What It Means to Be a Guardian: Reflections from Camelback's Guardian Summit
Written by Jessie Tang
Gratitude was excited to partner with Camelback Ventures and sponsor this year’s Guardian Summit on June 1st and 2nd. New Orleans, a city steeped in rich Black history and culture, was the perfect setting to delve into collaborative sessions of how we can help close racial wealth gaps and create equitable outcomes through capital. Eric Jacobsen, Thomas Knowles and I represented the Gratitude team during the Summit, and we were thrilled to be able to see other impact partners of ours, including Spring Point Partners, and Ballantine.
Founded in 2015, Camelback increases access to opportunity for entrepreneurs of color and women by investing in their ventures and leadership while advocating for fairness in their funding. Last year they launched the Ruthless for Good Fund to invest in promising underrepresented founders addressing social issues, and their LP meeting coincided with the Summit. We are incredibly grateful to call Camelback close partners and collaborators who have helped push us on our racial equity journey and work.
The Guardian Summit is intended to provoke mind shifts and design interventions to evolve into a new entrepreneurial and fund ecosystem for communities of color. Gratitude investors and members are aligned with how Camelback has defined “Guardians” — people who are committed to using their assets (monetary, social capital, expertise, etc.) to build inclusive wealth and implement values and policies that can endure across future generations.
This was their first in-person Summit since COVID, and we were so grateful to have the opportunity to convene and engage with change makers and impact leaders through powerful workshops and fireside chats. The Guardian Summit pushed us to do a lot of internal reflection about the racist and inequitable systems we live within, and how we can use our power, voice, and capital to promote change. David Clunie from the Black Economic Alliance (BEA) walked us through how social movements have been effective at bringing about change, and how the BEA is leveraging the power of organizing people and capital to drive prosperity and economic security for all Black people. Gabrielle Wyatt from the Highland Project facilitated a powerful workshop on how we can ensure Black women and women of color thrive. Salam Kebrom of Camelback helped us envision a world where conscious technology was at its core. Gratitude Railroad also hosted a master class breakfast on impact investing to discuss the opportunities and challenges of investing with an impact lens.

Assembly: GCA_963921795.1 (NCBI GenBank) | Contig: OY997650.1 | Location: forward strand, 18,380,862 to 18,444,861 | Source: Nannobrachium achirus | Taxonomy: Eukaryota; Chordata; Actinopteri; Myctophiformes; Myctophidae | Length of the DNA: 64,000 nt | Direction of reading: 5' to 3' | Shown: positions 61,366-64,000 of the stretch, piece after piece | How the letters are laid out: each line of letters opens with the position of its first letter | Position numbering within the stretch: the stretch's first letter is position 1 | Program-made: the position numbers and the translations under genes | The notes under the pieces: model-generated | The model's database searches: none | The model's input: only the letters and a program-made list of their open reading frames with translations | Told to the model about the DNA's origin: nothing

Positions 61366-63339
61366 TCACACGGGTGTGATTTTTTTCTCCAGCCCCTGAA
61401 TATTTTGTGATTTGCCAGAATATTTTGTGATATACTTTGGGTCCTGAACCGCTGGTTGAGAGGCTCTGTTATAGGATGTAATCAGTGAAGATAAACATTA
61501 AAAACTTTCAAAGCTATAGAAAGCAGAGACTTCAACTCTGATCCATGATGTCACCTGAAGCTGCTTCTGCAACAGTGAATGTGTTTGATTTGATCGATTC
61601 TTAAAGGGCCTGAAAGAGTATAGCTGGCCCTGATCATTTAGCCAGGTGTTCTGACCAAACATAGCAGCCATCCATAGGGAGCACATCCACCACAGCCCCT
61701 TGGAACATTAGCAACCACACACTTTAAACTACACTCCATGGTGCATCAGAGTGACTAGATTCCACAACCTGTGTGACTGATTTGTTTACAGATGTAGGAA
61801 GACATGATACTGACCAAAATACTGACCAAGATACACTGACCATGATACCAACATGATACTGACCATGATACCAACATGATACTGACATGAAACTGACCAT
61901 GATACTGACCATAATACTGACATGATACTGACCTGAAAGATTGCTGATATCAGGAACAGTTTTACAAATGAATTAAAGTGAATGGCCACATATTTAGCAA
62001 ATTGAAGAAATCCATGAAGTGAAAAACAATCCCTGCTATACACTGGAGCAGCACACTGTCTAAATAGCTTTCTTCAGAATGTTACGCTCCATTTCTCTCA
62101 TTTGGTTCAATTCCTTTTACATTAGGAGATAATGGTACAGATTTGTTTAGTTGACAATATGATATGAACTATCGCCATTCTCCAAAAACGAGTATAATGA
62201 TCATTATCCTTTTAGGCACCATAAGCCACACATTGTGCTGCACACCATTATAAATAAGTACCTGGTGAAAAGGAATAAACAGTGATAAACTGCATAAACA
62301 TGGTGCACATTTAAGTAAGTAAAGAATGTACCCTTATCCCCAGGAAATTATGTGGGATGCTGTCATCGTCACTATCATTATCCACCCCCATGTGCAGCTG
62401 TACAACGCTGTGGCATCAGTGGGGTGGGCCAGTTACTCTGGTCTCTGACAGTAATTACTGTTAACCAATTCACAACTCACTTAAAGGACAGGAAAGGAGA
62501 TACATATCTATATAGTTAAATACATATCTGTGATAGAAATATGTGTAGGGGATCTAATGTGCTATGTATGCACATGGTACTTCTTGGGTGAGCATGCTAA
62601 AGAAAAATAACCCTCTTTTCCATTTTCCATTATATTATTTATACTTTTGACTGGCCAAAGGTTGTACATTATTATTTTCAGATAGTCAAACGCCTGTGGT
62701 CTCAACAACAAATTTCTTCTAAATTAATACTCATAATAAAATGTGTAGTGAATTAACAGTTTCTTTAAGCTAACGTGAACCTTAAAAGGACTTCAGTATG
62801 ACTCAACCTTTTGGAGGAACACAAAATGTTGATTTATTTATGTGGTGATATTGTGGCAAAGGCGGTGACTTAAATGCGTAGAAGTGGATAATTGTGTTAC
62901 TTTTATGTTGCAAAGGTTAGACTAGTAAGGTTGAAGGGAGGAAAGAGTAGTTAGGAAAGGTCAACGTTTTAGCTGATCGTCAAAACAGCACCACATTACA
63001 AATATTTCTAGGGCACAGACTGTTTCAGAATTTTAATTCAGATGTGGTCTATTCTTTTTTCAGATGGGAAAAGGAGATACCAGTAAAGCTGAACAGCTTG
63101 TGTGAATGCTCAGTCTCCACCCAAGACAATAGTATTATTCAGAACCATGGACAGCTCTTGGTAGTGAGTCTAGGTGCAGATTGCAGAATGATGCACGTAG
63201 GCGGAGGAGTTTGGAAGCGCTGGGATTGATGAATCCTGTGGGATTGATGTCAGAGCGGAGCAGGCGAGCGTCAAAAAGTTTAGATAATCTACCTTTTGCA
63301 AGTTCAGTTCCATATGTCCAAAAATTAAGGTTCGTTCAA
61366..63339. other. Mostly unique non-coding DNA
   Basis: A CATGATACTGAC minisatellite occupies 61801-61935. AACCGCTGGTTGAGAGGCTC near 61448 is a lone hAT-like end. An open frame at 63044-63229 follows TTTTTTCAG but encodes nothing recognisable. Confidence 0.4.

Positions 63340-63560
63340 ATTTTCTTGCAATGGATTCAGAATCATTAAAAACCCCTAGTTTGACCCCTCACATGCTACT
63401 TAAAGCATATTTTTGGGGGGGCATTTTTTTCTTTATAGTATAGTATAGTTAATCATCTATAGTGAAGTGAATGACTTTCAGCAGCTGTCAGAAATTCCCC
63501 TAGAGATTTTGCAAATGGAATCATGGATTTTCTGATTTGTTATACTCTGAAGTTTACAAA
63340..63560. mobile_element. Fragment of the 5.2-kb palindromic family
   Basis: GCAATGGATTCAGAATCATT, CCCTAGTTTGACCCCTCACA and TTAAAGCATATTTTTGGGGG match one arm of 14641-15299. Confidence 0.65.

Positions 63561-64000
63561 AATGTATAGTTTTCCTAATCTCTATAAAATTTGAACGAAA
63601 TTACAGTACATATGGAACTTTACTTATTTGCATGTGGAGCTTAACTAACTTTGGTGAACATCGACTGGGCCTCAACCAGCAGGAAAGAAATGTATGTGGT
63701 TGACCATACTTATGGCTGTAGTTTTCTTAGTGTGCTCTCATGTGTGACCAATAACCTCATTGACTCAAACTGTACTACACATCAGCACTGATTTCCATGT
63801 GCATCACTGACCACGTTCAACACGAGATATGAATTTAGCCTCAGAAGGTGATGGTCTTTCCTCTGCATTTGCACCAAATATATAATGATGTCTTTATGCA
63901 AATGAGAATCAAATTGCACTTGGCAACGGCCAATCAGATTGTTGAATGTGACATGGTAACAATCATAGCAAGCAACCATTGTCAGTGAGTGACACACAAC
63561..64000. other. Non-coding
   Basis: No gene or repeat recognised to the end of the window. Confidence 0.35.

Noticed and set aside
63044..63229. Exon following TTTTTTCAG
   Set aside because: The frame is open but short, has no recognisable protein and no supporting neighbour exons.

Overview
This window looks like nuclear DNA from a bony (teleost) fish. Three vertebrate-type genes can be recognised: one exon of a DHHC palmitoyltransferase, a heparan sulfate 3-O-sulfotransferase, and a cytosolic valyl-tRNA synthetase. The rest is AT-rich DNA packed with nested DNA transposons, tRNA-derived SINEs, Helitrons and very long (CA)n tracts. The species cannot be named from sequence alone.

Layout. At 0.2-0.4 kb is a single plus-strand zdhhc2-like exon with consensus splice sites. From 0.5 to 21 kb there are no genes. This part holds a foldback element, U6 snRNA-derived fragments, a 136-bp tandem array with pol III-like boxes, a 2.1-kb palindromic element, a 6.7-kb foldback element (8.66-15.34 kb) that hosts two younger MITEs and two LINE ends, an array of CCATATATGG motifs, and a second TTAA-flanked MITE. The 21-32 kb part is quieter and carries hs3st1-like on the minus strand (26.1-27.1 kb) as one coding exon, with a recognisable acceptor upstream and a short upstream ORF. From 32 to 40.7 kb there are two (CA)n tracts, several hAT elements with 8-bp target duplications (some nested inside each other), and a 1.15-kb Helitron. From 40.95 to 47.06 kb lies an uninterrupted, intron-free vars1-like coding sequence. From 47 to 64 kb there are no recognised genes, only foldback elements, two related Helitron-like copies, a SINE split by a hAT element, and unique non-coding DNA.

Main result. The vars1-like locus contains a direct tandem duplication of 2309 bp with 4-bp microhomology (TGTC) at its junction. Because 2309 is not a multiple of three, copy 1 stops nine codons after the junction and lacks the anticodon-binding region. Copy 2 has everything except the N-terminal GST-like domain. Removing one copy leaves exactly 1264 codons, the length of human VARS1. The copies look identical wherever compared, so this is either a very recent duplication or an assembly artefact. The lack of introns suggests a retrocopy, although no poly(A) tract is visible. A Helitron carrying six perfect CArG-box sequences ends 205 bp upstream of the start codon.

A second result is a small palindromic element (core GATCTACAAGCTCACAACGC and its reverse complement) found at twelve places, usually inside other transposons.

Deb Elam, one of the honorees from the Guardian Summit and the first Black female corporate officer at GE, had to break a lot of ground and support others as she rose. She sagely stated: “It’s an honor to be the first; it’s a shame to be the only.” This was an important reminder that creating sustained change requires implementing systems and policies that will ensure progress is continued and not singular.
So how do we better support BIPOC and underrepresented entrepreneurs and extend beyond the pipeline problem? Camelback’s entrepreneurs and speakers gave us some insight:
- It’s not a pipeline problem; it’s a capital allocation problem
- Investors and funders need take on the onus of being better networkers.
- Investors need to act sooner, invest more, and think longer term
- Investors need to lower barriers to entry and reduce the amount of paperwork required for funding
The Summit underscored the power of in-person interactions to build trust quickly and share vulnerably. There was such great energy in the room as we openly discussed why the current investment system isn’t working for everyone, and how to change it. I felt a new sense of urgency to act. As a community of individuals who have resources and want to create impact through aligning values with investing, Gratitude is in a position to help reframe risk into opportunity. As we continue to invest with deeper awareness around systemic and implicit bias, we are grateful to have opportunities like these to continue learning and leaning on leaders of color and women who bring the lived experience to create more equitable solutions and generate the deepest impact.